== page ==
Doddridge buried a most interesting child at nine years of age. The dear little creature was a general favourite : and he tells us in his Funeral Sermon, that when he one day asked her, how it was that every body loved her-I know not, she said, unless it be that I love every body. Tell your children this. Also read to them—“The child Samuel grew on, and was in favour both with the Lord, and also with men,”

“For he that in these things serveth Christ, is acceptable to God, and approved of men. Let us, therefore, follow after things which make for peace, and things wherewith one may edify another.”

May 5.—If thou knewest the gift of God.

John iv. 10.

As if he had said to the woman-Thou mistakest me for a mere Jew, wandering, and weary, and sitting thus on the well, and asking for the refreshment of water, seemingly dependent on the kindness of a stranger. But if thou wert acquainted with me that I am the Mercy promised from the beginning; the Only Begotten of the Father, full of grace and truth; that I am come into the world to save sinners; and that in me all fulness dwells what an opportunity wouldest thou find was now afforded thee-“ if thou knewest the gift of God”—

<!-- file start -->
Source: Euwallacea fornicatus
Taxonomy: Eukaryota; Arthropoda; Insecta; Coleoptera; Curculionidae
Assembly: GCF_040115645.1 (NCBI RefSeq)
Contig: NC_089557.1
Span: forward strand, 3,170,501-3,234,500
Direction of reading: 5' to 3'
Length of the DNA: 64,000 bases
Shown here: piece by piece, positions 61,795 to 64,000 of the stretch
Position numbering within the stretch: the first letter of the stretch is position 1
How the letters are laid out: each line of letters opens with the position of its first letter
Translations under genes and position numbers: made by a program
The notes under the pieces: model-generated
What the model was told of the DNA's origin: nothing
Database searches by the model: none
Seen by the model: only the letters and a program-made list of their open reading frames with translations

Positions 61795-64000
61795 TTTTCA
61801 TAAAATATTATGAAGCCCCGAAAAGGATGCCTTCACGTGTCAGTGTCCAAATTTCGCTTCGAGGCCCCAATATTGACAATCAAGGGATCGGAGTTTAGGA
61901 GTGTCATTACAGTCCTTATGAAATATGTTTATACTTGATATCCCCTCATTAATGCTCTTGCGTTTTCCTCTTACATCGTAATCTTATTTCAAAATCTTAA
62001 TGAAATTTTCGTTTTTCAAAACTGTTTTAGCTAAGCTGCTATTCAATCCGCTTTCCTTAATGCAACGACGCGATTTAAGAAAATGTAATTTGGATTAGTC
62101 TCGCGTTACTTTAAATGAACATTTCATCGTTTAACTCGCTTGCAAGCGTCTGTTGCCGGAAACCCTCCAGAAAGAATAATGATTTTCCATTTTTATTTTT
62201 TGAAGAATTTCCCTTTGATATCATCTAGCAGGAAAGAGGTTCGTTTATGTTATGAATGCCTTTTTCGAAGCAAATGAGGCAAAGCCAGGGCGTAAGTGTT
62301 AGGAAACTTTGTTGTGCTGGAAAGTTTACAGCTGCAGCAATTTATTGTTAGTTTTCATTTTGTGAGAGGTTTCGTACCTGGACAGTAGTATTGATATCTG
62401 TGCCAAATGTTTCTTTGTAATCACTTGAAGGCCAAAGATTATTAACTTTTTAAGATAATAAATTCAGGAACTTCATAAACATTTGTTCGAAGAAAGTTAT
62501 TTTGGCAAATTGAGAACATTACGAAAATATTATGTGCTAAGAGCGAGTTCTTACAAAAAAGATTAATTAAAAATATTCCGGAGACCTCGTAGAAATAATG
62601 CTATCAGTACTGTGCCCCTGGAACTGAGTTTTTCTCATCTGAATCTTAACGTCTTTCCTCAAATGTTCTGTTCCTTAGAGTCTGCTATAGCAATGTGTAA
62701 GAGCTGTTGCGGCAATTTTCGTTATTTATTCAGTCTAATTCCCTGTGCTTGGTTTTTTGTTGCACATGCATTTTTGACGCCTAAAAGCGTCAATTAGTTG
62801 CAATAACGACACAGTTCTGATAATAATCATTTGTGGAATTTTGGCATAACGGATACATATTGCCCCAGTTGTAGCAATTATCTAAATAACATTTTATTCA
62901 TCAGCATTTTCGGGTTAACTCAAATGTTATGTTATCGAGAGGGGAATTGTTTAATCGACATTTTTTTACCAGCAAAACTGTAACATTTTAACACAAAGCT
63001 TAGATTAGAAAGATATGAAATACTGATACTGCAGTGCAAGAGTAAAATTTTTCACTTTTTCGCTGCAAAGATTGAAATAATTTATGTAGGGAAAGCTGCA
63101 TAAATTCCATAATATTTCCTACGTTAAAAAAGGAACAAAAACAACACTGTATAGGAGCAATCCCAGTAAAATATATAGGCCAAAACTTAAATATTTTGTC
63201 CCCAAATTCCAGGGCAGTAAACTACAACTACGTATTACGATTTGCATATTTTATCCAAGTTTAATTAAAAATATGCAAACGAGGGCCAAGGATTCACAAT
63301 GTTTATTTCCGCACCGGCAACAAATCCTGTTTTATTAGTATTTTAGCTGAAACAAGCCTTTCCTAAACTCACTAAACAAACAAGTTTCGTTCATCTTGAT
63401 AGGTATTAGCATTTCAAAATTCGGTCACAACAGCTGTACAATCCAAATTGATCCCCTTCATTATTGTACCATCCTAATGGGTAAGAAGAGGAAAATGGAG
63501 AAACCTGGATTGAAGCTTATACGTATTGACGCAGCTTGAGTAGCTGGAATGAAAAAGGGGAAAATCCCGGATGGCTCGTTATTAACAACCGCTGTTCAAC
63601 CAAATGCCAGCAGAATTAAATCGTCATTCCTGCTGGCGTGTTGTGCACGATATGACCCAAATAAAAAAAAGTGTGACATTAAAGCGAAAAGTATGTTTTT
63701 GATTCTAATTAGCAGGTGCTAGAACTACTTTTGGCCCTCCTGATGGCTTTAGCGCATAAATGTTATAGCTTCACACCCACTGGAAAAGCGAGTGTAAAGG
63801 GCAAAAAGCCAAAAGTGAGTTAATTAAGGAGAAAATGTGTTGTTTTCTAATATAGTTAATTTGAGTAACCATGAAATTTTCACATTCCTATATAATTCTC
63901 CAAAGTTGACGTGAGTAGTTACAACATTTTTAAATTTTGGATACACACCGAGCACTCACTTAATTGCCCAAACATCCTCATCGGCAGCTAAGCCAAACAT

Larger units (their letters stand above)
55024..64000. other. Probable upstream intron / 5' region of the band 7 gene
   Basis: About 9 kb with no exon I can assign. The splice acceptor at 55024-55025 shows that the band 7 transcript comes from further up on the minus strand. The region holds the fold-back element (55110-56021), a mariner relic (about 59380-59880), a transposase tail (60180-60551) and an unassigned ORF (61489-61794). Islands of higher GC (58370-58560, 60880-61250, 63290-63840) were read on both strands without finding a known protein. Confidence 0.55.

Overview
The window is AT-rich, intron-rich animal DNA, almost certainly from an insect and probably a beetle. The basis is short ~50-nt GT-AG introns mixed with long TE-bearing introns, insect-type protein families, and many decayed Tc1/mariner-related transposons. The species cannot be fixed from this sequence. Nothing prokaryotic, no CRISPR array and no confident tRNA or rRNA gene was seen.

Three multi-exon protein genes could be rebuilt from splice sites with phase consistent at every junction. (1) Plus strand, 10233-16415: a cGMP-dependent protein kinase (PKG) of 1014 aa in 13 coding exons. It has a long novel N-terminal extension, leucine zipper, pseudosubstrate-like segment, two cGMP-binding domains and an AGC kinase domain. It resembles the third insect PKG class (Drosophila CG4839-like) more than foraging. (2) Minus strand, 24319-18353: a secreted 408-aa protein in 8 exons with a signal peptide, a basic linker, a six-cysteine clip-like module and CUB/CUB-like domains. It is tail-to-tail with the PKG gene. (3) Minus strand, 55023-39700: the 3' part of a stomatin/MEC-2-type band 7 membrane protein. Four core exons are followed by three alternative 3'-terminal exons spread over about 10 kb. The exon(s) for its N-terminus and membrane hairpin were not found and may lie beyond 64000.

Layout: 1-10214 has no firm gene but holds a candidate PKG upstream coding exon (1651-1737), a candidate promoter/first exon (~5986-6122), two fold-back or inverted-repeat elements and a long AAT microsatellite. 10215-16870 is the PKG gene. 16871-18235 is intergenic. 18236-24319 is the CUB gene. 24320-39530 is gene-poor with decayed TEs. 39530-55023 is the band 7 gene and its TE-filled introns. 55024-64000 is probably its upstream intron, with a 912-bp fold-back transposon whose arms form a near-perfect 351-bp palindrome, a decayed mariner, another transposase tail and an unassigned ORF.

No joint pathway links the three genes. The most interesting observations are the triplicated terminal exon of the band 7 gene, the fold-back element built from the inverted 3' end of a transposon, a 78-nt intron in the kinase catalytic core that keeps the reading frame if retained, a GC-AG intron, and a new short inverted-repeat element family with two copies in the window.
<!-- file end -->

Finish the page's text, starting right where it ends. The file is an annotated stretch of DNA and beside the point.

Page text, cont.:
He calls himself the gift of God, because he came not according to the course of nature. A body was prepared him. A virgin conceives, and

what an opport if thou knewest of God, be